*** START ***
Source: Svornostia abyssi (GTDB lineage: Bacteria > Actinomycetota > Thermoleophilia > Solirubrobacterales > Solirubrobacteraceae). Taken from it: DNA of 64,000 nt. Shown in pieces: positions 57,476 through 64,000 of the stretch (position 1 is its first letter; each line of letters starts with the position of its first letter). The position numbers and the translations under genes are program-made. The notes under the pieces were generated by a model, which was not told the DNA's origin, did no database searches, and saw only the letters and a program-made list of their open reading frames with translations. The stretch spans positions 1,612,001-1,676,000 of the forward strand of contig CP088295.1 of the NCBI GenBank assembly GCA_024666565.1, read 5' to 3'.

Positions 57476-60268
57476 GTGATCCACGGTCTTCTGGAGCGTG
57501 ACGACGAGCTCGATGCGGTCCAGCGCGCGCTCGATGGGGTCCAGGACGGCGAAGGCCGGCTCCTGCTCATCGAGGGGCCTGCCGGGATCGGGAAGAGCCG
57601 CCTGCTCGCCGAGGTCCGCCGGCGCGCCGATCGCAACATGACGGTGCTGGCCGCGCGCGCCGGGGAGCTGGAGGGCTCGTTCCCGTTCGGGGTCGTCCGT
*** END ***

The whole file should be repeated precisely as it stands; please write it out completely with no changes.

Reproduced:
Source: Svornostia abyssi (GTDB lineage: Bacteria > Actinomycetota > Thermoleophilia > Solirubrobacterales > Solirubrobacteraceae). Taken from it: DNA of 64,000 nt. Shown in pieces: positions 57,476 through 64,000 of the stretch (position 1 is its first letter; each line of letters starts with the position of its first letter). The position numbers and the translations under genes are program-made. The notes under the pieces were generated by a model, which was not told the DNA's origin, did no database searches, and saw only the letters and a program-made list of their open reading frames with translations. The stretch spans positions 1,612,001-1,676,000 of the forward strand of contig CP088295.1 of the NCBI GenBank assembly GCA_024666565.1, read 5' to 3'.

Positions 57476-60268
57476 GTGATCCACGGTCTTCTGGAGCGTG
57501 ACGACGAGCTCGATGCGGTCCAGCGCGCGCTCGATGGGGTCCAGGACGGCGAAGGCCGGCTCCTGCTCATCGAGGGGCCTGCCGGGATCGGGAAGAGCCG
57601 CCTGCTCGCCGAGGTCCGCCGGCGCGCCGATCGCAACATGACGGTGCTGGCCGCGCGCGCCGGGGAGCTGGAGGGCTCGTTCCCGTTCGGGGTCGTCCGT